[¶ 25] When McEwan's substitute counsel appeared and demanded a speedy trial, he also filed motions that had to be resolved before a new trial date could be set. Nowhere in the record is there any indication that the new attorney abandoned the plea negotiations begun by McEwan's first appointed lawyer, which had been the reason he sought a continuance. Despite demanding a speedy trial, he did not object or ask for an earlier setting when, on September 27, 2011, the district court set McEwan's trial for January 9, 2012.
[¶ 26] Trying to determine the reasons for additional delays of the trial would be an exercise in speculation, because the record tells us nothing. However, we think it fair to say that if McEwan had not earlier repeatedly asked to be taken off the district court's trial stack, and if she had not peremptorily challenged one of the two judges of the Fifth Judicial District, McEwan could have gone to trial much sooner. She must be held to have indirectly caused or significantly contributed to the overall length of the delay preceding the entry of her guilty plea.
[¶ 27] Perhaps more importantly, McEwan has failed to show that she was prejudiced by any delay preceding her plea. Such prejudice can take the form of unusual pretrial anxiety, lengthy pretrial incarceration, or impairment of her defense. Boucher v. State, 2011 WY 2, ¶ 17, 245 P.3d 342, 351 (Wyo.2011). Neither McEwan's brief nor the record hint at any unusual anxiety. She was incarcerated for no more than a week after she was arrested and so was free on bond for almost all of the time she now claims imposed an unreasonable delay.
[¶ 28] She has made little effort to show that the passage of time impaired her ability to present a defense at trial. Although she asserts in her appellate brief—in almost as few words—that essential witnesses became unavailable or passed away, she concedes that this is not a matter of record and fails to identify those witnesses, the nature of their anticipated testimony, or when they became unavailable. For all of these reasons, we conclude McEwan was not deprived of her Sixth Amendment right to a speedy trial.
[¶ 29] We draw a similar conclusion concerning the speedy trial requirements of Wyoming Rule of Criminal Procedure 48. That rule requires that a defendant be brought to trial within 180 days following her arraignment unless the trial is continued for reasons excluded by rule.7 Continuances permissible under the rule include those granted on the defendant's motion and those granted on the court's own motion, if the latter are required in the due administration of justice, and the defendant, after notice, has not objected and shown in writing how the delay may prejudice her defense. W.R.Cr.P. 48(b)(1) and (4).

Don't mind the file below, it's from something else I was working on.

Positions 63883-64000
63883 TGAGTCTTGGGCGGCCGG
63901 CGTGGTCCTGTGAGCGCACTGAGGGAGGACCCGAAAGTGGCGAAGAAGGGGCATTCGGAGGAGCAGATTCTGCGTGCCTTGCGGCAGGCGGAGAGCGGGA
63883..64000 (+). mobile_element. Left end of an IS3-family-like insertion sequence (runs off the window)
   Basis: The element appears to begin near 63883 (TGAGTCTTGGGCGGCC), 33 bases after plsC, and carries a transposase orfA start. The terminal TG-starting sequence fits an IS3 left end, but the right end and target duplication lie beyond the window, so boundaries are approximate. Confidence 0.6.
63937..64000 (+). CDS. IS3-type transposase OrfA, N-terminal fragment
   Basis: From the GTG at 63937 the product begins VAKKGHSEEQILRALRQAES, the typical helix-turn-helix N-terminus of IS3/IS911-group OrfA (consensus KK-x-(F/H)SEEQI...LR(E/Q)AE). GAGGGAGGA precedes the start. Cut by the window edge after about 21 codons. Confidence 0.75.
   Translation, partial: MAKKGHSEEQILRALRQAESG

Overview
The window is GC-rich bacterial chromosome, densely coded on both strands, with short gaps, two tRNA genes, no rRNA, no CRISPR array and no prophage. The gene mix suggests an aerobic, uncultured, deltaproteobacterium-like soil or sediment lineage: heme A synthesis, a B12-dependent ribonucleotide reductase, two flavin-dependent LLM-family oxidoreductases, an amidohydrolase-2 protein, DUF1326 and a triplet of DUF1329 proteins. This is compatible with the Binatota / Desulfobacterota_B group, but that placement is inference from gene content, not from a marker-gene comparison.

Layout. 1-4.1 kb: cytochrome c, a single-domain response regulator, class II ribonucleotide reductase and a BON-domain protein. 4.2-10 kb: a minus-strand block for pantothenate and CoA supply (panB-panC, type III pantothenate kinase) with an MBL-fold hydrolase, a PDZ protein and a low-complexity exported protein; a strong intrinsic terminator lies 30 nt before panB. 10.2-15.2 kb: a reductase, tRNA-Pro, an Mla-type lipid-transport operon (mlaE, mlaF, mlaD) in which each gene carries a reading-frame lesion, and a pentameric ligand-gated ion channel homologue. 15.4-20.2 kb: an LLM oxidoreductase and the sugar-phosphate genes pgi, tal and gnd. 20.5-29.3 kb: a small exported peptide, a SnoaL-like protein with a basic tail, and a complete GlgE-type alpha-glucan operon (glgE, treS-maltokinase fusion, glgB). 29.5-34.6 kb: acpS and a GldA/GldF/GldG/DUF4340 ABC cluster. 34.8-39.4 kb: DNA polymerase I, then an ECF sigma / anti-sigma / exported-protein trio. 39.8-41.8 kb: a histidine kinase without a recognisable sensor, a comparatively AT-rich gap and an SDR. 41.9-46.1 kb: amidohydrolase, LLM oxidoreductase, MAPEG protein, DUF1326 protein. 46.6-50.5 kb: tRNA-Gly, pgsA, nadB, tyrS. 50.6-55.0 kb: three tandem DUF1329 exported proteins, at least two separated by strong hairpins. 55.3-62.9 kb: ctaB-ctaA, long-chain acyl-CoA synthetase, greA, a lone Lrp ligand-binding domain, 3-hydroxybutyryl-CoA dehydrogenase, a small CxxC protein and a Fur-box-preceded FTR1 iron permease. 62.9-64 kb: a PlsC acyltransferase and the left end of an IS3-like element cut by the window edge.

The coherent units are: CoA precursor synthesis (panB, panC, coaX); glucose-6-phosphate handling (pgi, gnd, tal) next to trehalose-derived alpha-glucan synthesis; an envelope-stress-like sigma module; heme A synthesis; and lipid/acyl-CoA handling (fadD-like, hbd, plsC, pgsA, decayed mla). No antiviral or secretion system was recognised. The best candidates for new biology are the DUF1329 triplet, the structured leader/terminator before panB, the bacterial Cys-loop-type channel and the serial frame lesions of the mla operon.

[¶ 30] McEwan's Rule 48 argument proceeds from the faulty premise that her arraignment took place on June 22, 2010. That was indeed the day initially set for arraignment, and the day on which she first appeared before the district court to be arraigned. The first trial date set was January 31, 2011, and this would of course have been more than 180 days after June 22, 2010. McEwan argues that her rights were therefore violated, even if she waived her Rule 48 right to speedy trial after January 31, 2011.
[¶ 31] However, although the court advised her of her rights and the nature of the charges against her on June 22, 2011, it did not take her plea that day because she peremptorily challenged the assigned judge and her attorney asked that the arraignment be continued. A new judge was then assigned and held the arraignment on August 26, 2010.
[¶ 32] The sine qua non of an arraignment is the taking of a plea. The purpose of an arraignment is “to inform the accused of the charge against him and obtain an answer from him.” 1A Wright, supra, § 161; see also W.R.Cr.P. 10; 5 LaFave, supra, § 21.4(a); 22 C.J.S. Criminal Law § 478 (updated 2013); 21 Am.Jur.2d Criminal Law § 545 (updated 2013). A plea was not asked of or taken from McEwan until August 26, 2010, because her attorney asked that it not be, and that is consequently the date on which she was arraigned.